For Chipotle, the virtual pile-on intensified. Some people called for users to register their displeasure with the company by leaving one-star reviews on its app. Others took their grievances to their local locations, posting videos of themselves starting an order, but walking out of the restaurant midway if they thought the workers behind the counter were not doling out sufficiently generous scoops.

All of this is playing out against a backdrop of customer frustration with rising food costs across the board: at the grocery store, in fast-food drive-throughs and at white-tablecloth restaurants. Rising costs on ingredients, labor and more are to blame, experts note, but the consumer backlash has been vitriolic. In some widely circulated videos, people have been decrying the prices of Big Mac meals, some as high as $18. And although Chipotle insists that its portions have stayed the same, consumers are faced all around with “shrinkflation,” a tactic often employed in the food world, where customers pay the same amount for a subtly smaller product.

More trouble for Chipotle came with a new spate of videos about what some were calling a “Chipotle phone hack” or “Chipotle phone rule.” It’s not clear where it originated, but on TikTok, videos claimed that Chipotle workers had been instructed to mete out larger portions if customers were filming them. Many of the videos showed workers piling food into bowls, which posters took as “proof” of the validity of the rumors.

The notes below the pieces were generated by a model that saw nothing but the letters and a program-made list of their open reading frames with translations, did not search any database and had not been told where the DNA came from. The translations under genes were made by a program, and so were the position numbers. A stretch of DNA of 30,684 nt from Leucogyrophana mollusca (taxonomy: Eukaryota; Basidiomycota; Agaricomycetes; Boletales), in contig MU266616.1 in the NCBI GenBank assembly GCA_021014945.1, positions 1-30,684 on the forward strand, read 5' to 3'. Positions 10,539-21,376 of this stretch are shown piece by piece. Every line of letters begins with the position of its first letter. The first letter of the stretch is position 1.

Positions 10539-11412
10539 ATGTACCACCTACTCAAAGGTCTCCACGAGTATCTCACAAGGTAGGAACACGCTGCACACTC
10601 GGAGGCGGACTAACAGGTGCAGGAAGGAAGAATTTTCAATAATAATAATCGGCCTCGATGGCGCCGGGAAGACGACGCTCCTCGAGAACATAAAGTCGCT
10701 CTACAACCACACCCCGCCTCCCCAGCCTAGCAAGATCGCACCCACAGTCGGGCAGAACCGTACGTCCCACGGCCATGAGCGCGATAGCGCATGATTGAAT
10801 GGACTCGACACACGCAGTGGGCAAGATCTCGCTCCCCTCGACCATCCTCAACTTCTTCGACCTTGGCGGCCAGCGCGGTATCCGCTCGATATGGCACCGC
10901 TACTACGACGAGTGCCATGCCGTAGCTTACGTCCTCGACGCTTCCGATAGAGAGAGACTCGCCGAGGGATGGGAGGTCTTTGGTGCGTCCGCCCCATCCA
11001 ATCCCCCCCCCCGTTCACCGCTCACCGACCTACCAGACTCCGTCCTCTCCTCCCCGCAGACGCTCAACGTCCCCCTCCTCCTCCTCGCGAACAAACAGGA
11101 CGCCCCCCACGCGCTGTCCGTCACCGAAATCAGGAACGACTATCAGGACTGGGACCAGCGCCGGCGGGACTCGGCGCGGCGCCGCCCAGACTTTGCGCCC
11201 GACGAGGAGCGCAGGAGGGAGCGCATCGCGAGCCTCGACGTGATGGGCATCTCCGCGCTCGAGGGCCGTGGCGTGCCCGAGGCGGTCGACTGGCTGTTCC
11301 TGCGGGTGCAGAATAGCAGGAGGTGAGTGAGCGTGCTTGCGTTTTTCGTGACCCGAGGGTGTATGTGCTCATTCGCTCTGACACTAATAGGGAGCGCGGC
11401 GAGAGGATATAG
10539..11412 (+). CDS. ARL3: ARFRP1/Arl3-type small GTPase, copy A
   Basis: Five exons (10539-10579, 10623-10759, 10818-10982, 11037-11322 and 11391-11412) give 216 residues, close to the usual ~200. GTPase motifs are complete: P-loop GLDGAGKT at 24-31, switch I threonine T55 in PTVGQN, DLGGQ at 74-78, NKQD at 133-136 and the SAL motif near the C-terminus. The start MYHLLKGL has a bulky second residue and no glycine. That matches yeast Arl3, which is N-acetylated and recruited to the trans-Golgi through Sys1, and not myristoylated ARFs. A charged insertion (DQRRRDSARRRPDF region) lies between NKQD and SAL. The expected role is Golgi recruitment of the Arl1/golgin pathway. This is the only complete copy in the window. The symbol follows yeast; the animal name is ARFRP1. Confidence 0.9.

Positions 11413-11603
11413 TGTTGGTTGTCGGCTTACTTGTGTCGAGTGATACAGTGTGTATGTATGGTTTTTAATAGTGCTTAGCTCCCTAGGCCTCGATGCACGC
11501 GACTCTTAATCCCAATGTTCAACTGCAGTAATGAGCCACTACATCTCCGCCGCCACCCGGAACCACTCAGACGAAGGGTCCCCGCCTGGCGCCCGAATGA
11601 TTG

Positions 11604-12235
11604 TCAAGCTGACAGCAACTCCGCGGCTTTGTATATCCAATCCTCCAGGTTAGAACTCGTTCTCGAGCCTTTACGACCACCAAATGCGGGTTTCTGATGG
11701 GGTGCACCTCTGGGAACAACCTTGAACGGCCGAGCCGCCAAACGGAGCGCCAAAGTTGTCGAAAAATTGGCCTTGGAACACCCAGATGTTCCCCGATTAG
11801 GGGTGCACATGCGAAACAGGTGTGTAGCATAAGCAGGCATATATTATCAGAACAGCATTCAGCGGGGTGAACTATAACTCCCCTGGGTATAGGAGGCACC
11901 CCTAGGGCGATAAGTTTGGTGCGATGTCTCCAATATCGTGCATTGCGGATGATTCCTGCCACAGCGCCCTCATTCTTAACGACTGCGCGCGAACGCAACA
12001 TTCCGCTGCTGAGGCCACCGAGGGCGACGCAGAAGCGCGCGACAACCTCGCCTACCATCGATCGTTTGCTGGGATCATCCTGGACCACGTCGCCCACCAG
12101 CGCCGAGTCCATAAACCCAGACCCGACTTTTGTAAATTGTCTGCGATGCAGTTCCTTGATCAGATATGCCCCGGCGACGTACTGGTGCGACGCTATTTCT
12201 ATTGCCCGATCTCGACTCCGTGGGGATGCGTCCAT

But stopping a wildfire-like message spreading on TikTok isn’t easy, Finley said, particularly among millennials and Gen Zers. “They will speak it like it was in Encyclopaedia Britannica,” she said.

Of course, efforts to hack Chipotle orders — many with the goal of getting the maximum amount of food for the least money — are practically as old as the company itself, which was founded in 1993 and had spread around the country by the mid-2000s. Its ultra-customizable bowls, burritos and tacos lend themselves to tinkering, after all — which deal-seeking customers have learned to maximize to their own benefit.

Chipotle did not respond to a request for details about its portion policies. But some people have shared images from an employee guidebook showing standard sizes, including four ounces each of meat, rice and beans.

The chain’s human element has long made it a target, too. Workers take customers’ orders and prepare them on the spot, so each interaction can be seen as a potential for manipulation. Case in point: According to self-described professional food hacker Anderson Nguyen, one trick is to ask for toppings one at a time. “If you list out every item you want, the worker is already going to preportion every item in their mind and give you less,” he says in his video titled “Every Chipotle Hack to Maximize Your Order,” which has 9.1 million views on TikTok.

The chain’s hackers have been at it for years. One canonical truth among them is that the chain’s bowls are the best vehicle for loading up on freebies (just consult this decade-plus-old guide, where it is the No. 2 suggestion, behind offering employees a big smile). But over the years, they’ve resorted not just to psychological trickery, but also to actual science, at least according to a 2015 BuzzFeed story headlined “This Guy Used Science To Get An 86% Bigger Burrito At Chipotle.”